Open main menu

Palestinian Liberation Front (Abu Nidal Ashqar wing)

The Palestinian Liberation Front (Arabic: جبهة التحرير الفلسطينية‎), sometimes referred to as the Palestinian Liberation Front (Abu Nidal Ashqar wing) (Arabic: جبهة التحرير الفلسطينية (جناح أبو نضال الأشقر))‎), is a Palestinian political faction led by Abu Nidal Ashqar.

Palestinian Liberation Front

جبهة التحرير الفلسطينية
LeaderAbu Nidal Ashqar
Founded1983 (1983)
Split fromPalestine Liberation Front
HeadquartersDamascus, Syria
IdeologyArab nationalism
National affiliationAlliance of Palestinian Forces

Contents

ProfileEdit

The organization is based in Damascus.[1][2] It has practically no presence inside Palestine proper.[1] Ideologically the group follows an Arab nationalist line.[1]

HistoryEdit

The group emerged from a split in the Palestinian Liberation Front in Lebanon in 1983 as Col. Abu Musa revolted against Yasser Arafat's leadership and the old PLF was divided into three (one group led by Abu Abbas supported Yasser Arafat, one group led by Abd ul-Fattah Ghanim supported Abu Musa and the third group led by Talat Yaqub sought to remain neutral in this conflict). The PLF (Abu Nidal Ashqar wing) emerged from the latter group.[1]

In 1983 the group joined the PFLP, DFLP and the Palestinian Communist Party in forming the Democratic Alliance in Aden.[3] The Democratic Alliance expressed willingness to engage in dialogue with Arafat.[3][4]

In January 1984 the PLF office in Damascus was stormed by the Ghanim faction and Talat Yaqub was held hostage. Yaqub was released after Syrian intervention and the Ghanim faction relocated to Libya.[5]

The PLF (Talat Yaqub) broke relations with PLO over the Amman Agreement.[1] Along with the PFLP, the group left the Democratic Alliance and joined the pro-Syrian Palestinian National Salvation Front instead.[5][6] Relations with PLO were re-initiated at the start of the First Intifada.[1] At the 18th session of the Palestinian National Council, a plan to reunify the Talat Yaqub and Abu Abbas wings was announced.[7] In June 1988 a merger with the Abu Abbas faction was announced, with Talat Yaqub as general secretary and Abu Abbas as deputy general secretary.[7][8] However, the two factions have continued to function separately.

LeadershipEdit

Talat Yaqub became the general secretary of this PLF faction.[1] Yaqub died in Algiers on November 17, 1988.[9] After his death Yusuf Muqtah (Abu Nidal Ashqar) took over the leadership of the organization.[1][10] He holds the title of Deputy General Secretary of the organization.[11] As of 2010 Ali Aziz was a member of the political bureau of the organization.[12][13] As of 2015 Mohammad Yassin was the representative of the organization in Lebanon.[10][14][15][16] As of 2007 the representative of the organization in Sidon was Walid Jumaa.[10][17]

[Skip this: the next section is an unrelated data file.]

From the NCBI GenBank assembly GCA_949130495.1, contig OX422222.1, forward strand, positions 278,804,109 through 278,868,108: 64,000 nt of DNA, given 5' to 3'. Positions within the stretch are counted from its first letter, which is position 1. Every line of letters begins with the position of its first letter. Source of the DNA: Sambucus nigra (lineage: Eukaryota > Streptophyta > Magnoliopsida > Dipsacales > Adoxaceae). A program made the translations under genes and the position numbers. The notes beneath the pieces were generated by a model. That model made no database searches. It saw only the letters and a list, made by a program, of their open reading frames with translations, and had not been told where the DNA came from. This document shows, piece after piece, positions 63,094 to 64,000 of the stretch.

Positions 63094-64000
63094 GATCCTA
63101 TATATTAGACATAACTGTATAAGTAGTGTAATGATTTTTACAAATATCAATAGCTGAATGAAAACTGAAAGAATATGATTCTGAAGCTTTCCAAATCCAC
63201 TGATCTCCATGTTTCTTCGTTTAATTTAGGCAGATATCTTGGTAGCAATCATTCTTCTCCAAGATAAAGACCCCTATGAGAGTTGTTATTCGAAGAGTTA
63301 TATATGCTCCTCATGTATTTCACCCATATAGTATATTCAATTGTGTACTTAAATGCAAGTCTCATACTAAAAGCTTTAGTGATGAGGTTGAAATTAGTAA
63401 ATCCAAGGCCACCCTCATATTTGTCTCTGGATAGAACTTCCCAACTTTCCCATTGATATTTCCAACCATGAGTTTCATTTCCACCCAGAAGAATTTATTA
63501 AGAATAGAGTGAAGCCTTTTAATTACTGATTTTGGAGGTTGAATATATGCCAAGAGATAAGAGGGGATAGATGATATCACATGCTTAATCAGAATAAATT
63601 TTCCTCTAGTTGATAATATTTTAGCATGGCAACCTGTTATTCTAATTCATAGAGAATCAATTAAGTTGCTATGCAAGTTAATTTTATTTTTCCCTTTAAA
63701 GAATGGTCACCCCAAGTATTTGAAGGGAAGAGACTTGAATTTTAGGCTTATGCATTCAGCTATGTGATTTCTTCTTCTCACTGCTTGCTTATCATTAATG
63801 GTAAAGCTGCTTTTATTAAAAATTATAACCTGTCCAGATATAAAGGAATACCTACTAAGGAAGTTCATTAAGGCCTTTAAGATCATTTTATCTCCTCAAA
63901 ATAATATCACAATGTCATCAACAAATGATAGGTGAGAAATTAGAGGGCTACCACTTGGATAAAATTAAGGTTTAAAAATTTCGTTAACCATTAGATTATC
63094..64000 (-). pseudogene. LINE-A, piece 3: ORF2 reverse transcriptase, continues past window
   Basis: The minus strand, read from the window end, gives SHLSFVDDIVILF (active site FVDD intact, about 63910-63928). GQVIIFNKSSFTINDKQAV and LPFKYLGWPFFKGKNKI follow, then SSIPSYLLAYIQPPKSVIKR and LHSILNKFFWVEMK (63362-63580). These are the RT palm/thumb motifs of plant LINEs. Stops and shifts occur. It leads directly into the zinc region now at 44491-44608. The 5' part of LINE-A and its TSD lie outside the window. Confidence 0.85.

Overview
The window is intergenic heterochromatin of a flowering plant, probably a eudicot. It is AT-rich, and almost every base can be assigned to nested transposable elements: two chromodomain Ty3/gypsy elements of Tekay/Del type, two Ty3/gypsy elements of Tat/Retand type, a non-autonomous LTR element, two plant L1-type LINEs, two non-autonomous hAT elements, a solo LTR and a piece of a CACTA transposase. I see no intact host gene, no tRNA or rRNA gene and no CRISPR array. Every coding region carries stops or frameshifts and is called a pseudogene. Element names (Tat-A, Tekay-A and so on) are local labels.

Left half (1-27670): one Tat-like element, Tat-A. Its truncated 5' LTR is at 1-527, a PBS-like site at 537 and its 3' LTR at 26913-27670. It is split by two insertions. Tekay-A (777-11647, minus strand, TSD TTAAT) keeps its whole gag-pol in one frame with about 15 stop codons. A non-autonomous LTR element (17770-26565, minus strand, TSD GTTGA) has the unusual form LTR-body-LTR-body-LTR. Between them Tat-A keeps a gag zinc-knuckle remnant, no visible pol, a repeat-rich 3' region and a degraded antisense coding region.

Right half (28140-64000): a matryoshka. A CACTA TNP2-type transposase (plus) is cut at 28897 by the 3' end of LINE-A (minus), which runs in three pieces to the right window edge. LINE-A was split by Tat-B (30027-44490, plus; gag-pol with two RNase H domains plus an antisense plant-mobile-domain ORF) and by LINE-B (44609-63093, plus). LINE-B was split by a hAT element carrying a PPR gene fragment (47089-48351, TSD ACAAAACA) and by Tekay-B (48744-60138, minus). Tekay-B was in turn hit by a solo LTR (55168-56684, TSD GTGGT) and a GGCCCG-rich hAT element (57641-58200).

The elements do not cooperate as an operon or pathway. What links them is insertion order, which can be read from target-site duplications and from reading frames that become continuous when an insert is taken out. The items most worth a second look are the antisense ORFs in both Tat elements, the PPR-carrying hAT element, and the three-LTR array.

Relations to other factionsEdit

PLF (Talat Yaqub/Abu Nidal Ashqar wing) was a member of the Palestine Liberation Organization alongside the PLF (Abu Abbas wing).[1] In 1993 the PLF (Abu Nidal Ashqar wing) rejected the Oslo Accords and left the PLO for the anti-Oslo Alliance of Palestinian Forces (APF).[1]

Armed wingEdit

As of 1999 the organization claimed to have 200 fighters in South Lebanon, but that they had been put on reserve in 1993.[1]

ReferencesEdit

  1. ^ a b c d e f g h i j k Strindberg, Anders. The Damascus-Based Alliance of Palestinian Forces: A Primer, in Journal of Palestine Studies, Vol. 29, No. 3 (Spring, 2000), pp. 60–76. University of California Press on behalf of the Institute for Palestine Studies
  2. ^ As-Safir. جبهة التحرير الفلسطينية: فصيل واحد بأمينين عامي
  3. ^ a b Review of International Affairs. Socialist Alliance of the Working People of Yugoslavia. 1983. p. 23.
  4. ^ Quarterly Economic Review of Bahrain, Qatar, Oman, the Yemens. The Economist Intelligence Unit Ltd. 1983. p. 150.
  5. ^ a b Terrorist Group Profiles. DIANE Publishing. 1 August 1989. p. 23. ISBN 978-1-56806-864-0.
  6. ^ Rosemary Sayigh (7 May 2015). Too Many Enemies. Lulu.com. p. 260. ISBN 978-82-999320-5-9.
  7. ^ a b Taylor & Francis Group (30 October 2003). The Middle East and North Africa 2004. Psychology Press. p. 933. ISBN 978-1-85743-184-1.
  8. ^ Impact International. News & Media. 1987. p. xlix.
  9. ^ Maghreb, Machrek (123–126 ed.). La Documentation française. 1989. p. 89.
  10. ^ a b c Al-Khiyam. مخيم عين الحلوة عاصمة الشتات الفلسطيني
  11. ^ مركز الاعلام والدراسات الفلسطينية. البيان الختامي الصادر عن المؤتمر العربي العام لدعم انتفاضة الشعب الفلسطيني – الدورة السادسة
  12. ^ Al-Alam. جبهة التحرير تطالب الدول العربية بنقل الملف الفلسطيني الى مجلس الامن
  13. ^ masiada.com. “المصيدة”تنشر محضر اجتماع وفد المنظمة مع قيادات الفصائل الفلسطينية بدمشق
  14. ^ Al-Mustaqbal. ملف السلاح الفلسطيني يعيد طرح مشروع "المرجعية الموحدة" خارطة القوى الفلسطينية في لبنان وتوزعاتها الميدانية والسياسية
  15. ^ Al-Mayadeen. محمد ياسين ـ مسؤول جبهة التحرير الفلسطينية في لبنان
  16. ^ National News Agency. لقاء تأبيني لثلة من شهداء الانتفاضة في مخيم مار الياس
  17. ^ saidanet.com. اعتصامان لمناسبة اليوم العالمي لمناهضة التعذيب في صيدا Archived 2015-12-22 at the Wayback Machine